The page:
The safety of aspirin in patients with thrombocytopenia has not been studied in critically ill patients in a prospective randomised controlled trial. However, in a retrospective cohort study of patients in a mixed ICU, there was a mortality benefit from anti-platelet drugs irrespective of their bleeding risk. Bleeding was defined as any incident described as ‘bleeding’ in the clinical notes [67]. In a non-ICU population, there was no increased risk of bleeding in cancer patients who received aspirin in the setting of acute coronary syndrome, even in patients with a platelet count of less than 100,000/μl [81]; in this study, the median platelet count in the thrombocytopenic group was 32 × 109/l and the range was 4 to 100 × 109/l. These studies suggest the benefit of aspirin even in patients with thrombocytopenia, but caution is needed given the limits of the observational design of these studies.

Future direction

Several clinical trials are currently exploring aspirin both as a preventative agent and as a treatment in sepsis and ARDS. In Australia, the ANTISEPSIS trial (Aspirin to Inhibit Sepsis, ACTRN12613000349741) will assess whether 100 mg of aspirin daily for 5–7 years reduces severity of sepsis by preventing admissions to the hospital or ICU and improving mortality. In Brazil, Aspirin for the Treatment of Sepsis (NCT01784159) is a phase 2 trial investigating the effect of 200 mg of aspirin on organ dysfunction, Sequential Organ Failure Assessment score and duration of ventilation in patients with sepsis. The US Critical Illness and Injury Trials Group (USCIITG) is conducting a multi-centre, double-blind, randomised control trial testing the hypothesis that early treatment with aspirin will prevent ARDS (Lung Injury Prevention Study With Aspirin (LIPS-A)) [82]. Patients were randomly assigned to receive either placebo or an initial dose of 325 mg of aspirin followed by 7 days of 81 mg, with the primary outcome being the development of ARDS. The study has completed recruitment. Finally, in the UK, a randomised, double-blind, allocation-concealed, placebo-controlled phase 2 single-centre trial of aspirin as a treatment for ARDS (aSpirin as a Treatment for ARDS, STAR Trial, NCT02326350) has recently started. Patients, within 72 hours of a diagnosis of ARDS, will be randomly assigned to either aspirin 75 mg or placebo once daily for a maximum of 14 days. The primary outcome measure is oxygenation index at day 7.

Conclusions

Despite the advancements in knowledge of the pathophysiology in sepsis and ARDS, there remains a significant human and economic impact on society as a whole, and there is no effective pharmacological treatment for ARDS. There has been and continues to be extensive work on the role platelets play in sepsis and ARDS. It has been demonstrated through laboratory in vitro studies, animal studies, and observational analysis that aspirin may be of benefit in the treatment of sepsis and ARDS. The results of ongoing randomised controlled trials will help elucidate the role of aspirin in treating sepsis and ARDS.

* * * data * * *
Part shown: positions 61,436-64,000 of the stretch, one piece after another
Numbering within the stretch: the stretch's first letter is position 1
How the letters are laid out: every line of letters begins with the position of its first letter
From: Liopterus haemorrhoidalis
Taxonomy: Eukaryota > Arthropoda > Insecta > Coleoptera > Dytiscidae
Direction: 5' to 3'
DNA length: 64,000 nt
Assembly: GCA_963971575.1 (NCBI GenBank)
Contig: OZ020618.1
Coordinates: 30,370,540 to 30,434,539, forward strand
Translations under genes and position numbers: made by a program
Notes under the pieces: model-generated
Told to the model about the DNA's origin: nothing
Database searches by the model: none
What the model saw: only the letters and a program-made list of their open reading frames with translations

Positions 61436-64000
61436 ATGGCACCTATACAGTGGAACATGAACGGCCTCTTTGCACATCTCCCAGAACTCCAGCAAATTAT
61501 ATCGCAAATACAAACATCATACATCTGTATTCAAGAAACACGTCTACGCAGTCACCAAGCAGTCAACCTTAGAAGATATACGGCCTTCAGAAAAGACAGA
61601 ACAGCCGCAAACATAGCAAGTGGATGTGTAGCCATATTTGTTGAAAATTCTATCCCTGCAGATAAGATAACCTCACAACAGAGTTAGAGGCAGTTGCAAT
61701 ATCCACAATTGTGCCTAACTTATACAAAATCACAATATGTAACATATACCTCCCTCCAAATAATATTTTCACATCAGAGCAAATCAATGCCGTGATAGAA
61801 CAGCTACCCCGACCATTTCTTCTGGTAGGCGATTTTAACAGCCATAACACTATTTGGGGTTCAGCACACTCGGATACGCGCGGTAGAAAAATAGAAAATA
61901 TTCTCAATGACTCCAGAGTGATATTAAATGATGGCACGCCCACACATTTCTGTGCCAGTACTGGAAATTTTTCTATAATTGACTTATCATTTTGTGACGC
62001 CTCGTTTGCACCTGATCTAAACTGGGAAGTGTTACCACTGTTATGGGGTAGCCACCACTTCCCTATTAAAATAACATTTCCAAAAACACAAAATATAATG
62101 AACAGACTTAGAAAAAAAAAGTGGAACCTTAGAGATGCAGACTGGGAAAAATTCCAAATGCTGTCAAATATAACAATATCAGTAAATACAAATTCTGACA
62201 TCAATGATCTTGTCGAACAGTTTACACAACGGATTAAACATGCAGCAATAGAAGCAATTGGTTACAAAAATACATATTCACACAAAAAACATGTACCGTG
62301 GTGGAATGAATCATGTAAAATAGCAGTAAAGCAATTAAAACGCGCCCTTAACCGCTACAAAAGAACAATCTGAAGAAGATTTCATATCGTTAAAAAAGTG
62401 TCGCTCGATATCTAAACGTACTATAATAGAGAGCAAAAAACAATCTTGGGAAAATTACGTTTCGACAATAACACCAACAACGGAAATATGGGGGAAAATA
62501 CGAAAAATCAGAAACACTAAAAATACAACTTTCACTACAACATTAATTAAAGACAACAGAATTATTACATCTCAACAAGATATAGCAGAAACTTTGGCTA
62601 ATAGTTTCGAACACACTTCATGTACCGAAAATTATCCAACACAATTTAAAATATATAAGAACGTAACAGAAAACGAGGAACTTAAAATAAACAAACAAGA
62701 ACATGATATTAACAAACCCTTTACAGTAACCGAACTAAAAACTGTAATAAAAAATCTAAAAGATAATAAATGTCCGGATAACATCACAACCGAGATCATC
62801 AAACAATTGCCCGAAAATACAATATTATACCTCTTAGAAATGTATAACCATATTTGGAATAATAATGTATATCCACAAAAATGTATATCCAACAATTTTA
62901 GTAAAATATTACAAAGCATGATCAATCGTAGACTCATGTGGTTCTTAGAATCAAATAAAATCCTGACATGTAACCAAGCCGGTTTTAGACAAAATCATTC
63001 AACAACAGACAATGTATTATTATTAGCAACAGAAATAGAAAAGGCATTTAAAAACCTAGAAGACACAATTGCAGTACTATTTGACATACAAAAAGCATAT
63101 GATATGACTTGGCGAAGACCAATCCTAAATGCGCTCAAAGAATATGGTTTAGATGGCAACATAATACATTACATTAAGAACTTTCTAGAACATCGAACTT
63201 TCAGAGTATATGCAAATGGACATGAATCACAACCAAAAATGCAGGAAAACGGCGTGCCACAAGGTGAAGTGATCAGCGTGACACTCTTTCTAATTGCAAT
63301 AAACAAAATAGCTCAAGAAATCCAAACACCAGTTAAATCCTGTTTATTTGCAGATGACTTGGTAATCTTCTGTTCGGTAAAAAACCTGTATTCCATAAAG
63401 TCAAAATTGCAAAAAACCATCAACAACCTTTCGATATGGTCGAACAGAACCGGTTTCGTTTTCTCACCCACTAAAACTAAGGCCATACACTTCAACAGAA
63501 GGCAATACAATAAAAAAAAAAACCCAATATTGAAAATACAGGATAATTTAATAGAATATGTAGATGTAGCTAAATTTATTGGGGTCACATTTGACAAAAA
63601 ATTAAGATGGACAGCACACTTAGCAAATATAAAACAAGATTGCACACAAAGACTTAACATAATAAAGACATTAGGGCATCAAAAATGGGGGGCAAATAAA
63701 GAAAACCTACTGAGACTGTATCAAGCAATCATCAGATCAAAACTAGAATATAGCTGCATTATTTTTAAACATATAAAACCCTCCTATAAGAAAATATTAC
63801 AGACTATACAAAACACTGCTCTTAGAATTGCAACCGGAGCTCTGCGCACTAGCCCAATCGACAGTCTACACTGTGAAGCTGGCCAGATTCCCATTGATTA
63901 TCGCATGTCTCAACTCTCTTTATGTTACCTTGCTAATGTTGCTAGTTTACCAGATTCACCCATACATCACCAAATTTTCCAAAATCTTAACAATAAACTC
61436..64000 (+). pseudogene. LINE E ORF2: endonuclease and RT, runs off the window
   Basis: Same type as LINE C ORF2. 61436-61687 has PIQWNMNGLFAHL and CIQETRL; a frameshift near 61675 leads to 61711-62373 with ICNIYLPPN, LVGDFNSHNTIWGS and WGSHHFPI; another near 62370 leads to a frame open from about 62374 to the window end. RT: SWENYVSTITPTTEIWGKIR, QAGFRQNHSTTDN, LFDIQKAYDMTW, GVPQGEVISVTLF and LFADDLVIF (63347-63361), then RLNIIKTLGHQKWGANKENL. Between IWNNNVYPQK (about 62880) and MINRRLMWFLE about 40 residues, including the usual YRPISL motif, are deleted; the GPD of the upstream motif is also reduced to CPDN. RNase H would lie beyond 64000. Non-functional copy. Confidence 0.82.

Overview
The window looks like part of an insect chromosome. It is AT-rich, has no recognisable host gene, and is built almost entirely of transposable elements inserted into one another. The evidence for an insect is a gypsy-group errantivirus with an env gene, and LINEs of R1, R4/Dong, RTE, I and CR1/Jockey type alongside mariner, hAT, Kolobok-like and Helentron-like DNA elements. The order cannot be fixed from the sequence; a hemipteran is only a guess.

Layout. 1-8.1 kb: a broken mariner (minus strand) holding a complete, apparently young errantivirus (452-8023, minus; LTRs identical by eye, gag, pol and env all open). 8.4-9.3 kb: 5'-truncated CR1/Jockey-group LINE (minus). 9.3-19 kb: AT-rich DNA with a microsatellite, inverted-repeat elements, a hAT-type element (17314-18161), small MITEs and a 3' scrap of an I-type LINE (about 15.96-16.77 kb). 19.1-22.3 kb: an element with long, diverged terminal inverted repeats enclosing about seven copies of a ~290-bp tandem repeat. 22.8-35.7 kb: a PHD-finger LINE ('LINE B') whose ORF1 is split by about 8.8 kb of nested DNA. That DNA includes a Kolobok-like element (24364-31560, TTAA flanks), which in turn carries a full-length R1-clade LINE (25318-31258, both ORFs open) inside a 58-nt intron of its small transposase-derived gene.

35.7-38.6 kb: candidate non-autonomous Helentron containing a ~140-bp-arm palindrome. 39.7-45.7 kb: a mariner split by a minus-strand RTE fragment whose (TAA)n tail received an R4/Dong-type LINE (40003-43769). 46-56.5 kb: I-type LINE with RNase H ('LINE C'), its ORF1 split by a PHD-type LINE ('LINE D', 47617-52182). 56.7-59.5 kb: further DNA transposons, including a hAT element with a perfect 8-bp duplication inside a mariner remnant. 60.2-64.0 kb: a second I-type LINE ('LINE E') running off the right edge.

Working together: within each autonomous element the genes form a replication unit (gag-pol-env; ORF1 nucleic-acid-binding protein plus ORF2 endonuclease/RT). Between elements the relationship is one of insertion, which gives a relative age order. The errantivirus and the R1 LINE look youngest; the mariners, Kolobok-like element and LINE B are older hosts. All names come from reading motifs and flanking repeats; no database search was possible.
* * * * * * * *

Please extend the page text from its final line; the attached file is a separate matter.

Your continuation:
Abbreviations

ALT: 

Aspirin-triggered 15-epi-lipoxin A4

ARDS: 

Acute respiratory distress syndrome

COX: 

Cyclooxygenase

ICU: 

Intensive care unit

IL: 

Interleukin

LPS: 

Lipopolysaccharide

MOD: 

Multiple organ dysfunction

NET: 

Neutrophil extracellular trap

NFκB: 

Nuclear factor kappa B

NO: 

Nitric oxide

NSAID: 

Non-steroidal anti-inflammatory drug

PGE2

Prostaglandin E2

PMN: 

Polymorphonuclear neutrophil

TNFα: 

Tumour necrosis factor alpha

TXA2

Thromboxane

Declarations

Open AccessThis article is distributed under the terms of the Creative Commons Attribution 4.0 International License (http://creativecommons.org/licenses/by/4.0/), which permits unrestricted use, distribution, and reproduction in any medium, provided you give appropriate credit to the original author(s) and the source, provide a link to the Creative Commons license, and indicate if changes were made. The Creative Commons Public Domain Dedication waiver (http://creativecommons.org/publicdomain/zero/1.0/) applies to the data made available in this article, unless otherwise stated.

Authors’ Affiliations

(1)
Centre for Infection and Immunity, Queen’s University of Belfast, Health Sciences Building
(2)
Regional Intensive Care Unit, Royal Victoria Hospital

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© Toner et al. 2015